Literature Review

Endovascular Treatment May Reduce Mortality After Stroke



Rapid endovascular treatment appears to reduce mortality and improve functional outcomes among patients with acute ischemic stroke, according to data published online ahead of print in the New England Journal of Medicine. The study is known as Endovascular Treatment for Small Core and Anterior Circulation Proximal Occlusion With Emphasis on Minimizing CT to Recanalization Times (ESCAPE).

The research, along with the EXTEND-IA and MR CLEAN trials, provides additional evidence that endovascular treatment is effective for patients with ischemic stroke. These studies follow three stroke trials completed in 2013 that failed to show a benefit of endovascular therapy.

Michael D. Hill, MD

Patients Had a Small Infarct Core
Michael D. Hill, MD, Professor of Neurology at the University of Calgary in Canada, and colleagues designed an open-label trial with blinded outcome evaluation to analyze the effects of rapid endovascular treatment plus standard care. The researchers randomized patients with acute ischemic stroke to receive t-PA alone or t-PA plus endovascular treatment with available thrombectomy devices. Eligible participants had a small infarct core, an occluded proximal artery in the anterior circulation, and moderate to good collateral circulation. A small infarct core was defined as an Alberta Stroke Program Early CT score (ASPECTS) of 6 to 10. The investigators excluded patients with a proximal intracranial occlusion in the anterior circulation from the study if they presented at more than 12 hours after symptom onset. The trial’s primary outcome was the score on the modified Rankin Scale (mRS) at 90 days.

A total of 316 patients were randomized at 22 sites in Canada, the United States, the United Kingdom, Europe, and South Korea. After the publication of the MR CLEAN results, the data and safety monitoring board conducted an unplanned interim analysis of the data. The analysis indicated that the ESCAPE study had crossed a prespecified boundary for efficacy, and the board recommended that the study be halted.

Endovascular Treatment Reduced Disability
In all, 120 participants received t-PA and endovascular treatment, and 118 participants received t-PA alone. The average age of the population was approximately 70, and about 52% of participants were female. Median NIH Stroke Scale (NIHSS) score was 16 for the intervention group and 17 for the control group.

The median 90-day mRS score was 2 among patients who received endovascular treatment and 4 among patients who received t-PA alone. The proportion of patients with an mRS score of 0 to 2 at 90 days was 53.0% in the intervention group and 29.3% in the control group.

The mortality rate at 90 days among patients who received endovascular treatment was 10.4%, compared with 19.0% for patients who received t-PA alone. In addition, the rate of symptomatic intracerebral hemorrhage was 3.6% in the intervention group and 2.7% in the control group.

The researchers found no evidence of heterogeneity of treatment effect according to the presence or absence of cervical carotid occlusion or across any of the prespecified subgroups, which were defined by age, sex, baseline NIHSS score, baseline ASPECTS, occlusion location, and t-PA treatment status. All outcome variables showed a direction of effect in favor of the intervention.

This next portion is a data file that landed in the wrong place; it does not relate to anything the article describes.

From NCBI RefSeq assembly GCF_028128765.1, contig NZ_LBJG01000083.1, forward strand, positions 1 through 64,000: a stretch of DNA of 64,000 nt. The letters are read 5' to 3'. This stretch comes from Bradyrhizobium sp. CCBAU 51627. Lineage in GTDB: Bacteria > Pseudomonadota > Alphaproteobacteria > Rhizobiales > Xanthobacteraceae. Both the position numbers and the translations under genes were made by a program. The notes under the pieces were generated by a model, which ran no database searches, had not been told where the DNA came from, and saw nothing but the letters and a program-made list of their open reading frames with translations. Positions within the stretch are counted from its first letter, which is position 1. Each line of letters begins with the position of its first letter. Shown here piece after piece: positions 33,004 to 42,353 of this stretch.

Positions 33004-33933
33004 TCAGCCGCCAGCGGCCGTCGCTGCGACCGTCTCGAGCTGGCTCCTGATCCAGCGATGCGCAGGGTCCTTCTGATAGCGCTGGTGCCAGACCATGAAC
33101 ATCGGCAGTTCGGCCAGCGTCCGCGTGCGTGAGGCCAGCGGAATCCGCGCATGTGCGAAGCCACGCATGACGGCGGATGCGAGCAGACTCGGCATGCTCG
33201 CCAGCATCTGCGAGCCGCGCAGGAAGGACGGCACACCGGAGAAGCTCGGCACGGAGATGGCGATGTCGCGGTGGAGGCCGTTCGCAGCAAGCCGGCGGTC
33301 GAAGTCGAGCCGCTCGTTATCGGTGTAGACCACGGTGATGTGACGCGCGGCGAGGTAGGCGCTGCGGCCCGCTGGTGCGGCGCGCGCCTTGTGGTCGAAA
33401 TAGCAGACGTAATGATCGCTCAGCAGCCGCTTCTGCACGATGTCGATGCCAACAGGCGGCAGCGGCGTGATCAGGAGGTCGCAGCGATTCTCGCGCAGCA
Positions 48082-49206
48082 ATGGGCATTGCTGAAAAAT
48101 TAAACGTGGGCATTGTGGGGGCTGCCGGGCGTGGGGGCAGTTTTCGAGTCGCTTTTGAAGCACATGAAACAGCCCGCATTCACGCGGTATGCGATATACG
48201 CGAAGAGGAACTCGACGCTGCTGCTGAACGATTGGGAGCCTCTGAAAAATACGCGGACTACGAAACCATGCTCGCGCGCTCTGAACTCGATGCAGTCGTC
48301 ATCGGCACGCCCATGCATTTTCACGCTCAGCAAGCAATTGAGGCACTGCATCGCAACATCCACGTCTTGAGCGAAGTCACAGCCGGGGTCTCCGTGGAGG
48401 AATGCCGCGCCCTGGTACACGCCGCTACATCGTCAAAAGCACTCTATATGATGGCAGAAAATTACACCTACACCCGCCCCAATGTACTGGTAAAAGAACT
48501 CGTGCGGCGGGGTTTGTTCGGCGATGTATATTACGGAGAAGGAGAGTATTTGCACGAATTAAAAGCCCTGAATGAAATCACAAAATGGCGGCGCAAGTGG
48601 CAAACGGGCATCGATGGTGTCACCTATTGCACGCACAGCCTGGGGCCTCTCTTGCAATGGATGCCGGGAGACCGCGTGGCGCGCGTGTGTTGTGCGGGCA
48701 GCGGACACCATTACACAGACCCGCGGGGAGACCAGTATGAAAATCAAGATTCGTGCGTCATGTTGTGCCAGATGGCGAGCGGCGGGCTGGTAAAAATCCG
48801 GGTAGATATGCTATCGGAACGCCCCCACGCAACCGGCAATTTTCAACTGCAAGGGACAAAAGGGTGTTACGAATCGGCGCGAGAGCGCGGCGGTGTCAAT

Investigators used retrievable stents in 130 of the 151 participants (86.1%) who underwent an endovascular procedure, and 100 of these participants (77.0%) received a Solitaire stent manufactured by Covidien. In the intervention group, the median time from symptom onset to first reperfusion was 241 minutes, the median time from study CT to first reperfusion was 84 minutes, and the median time from groin puncture to first reperfusion was 30 minutes. Successful reperfusion occurred in 113 of 156 participants (72.4%) in the intervention group, including 79 of 112 participants who received IV t-PA and 34 of 44 participants who did not.

Eighteen patients in the intervention group had device-related or procedural complications. Serious adverse events in this group included hematoma at access site (three patients) and perforation of the middle cerebral artery (one patient). Fourteen patients in this group had adverse events that were not serious.

Endovascular Therapy Provides Benefits
“The trial confirms the benefit of endovascular treatment reported recently in the MR CLEAN trial,” said Dr. Hill. The study results could encourage a significant change in the treatment of acute ischemic stroke around the world, he added.

Post hoc analysis of previous studies of endovascular treatment indicated that achieving faster reperfusion was associated with a better clinical outcome, compared with slower reperfusion. “The ESCAPE trial achieved shorter interval times than those seen in past trials,” said Dr. Hill. “Critical to the achievement of rapid treatment was parallel decision making and action.

Next Article:

Endovascular Treatment May Improve Reperfusion and Functional Outcome

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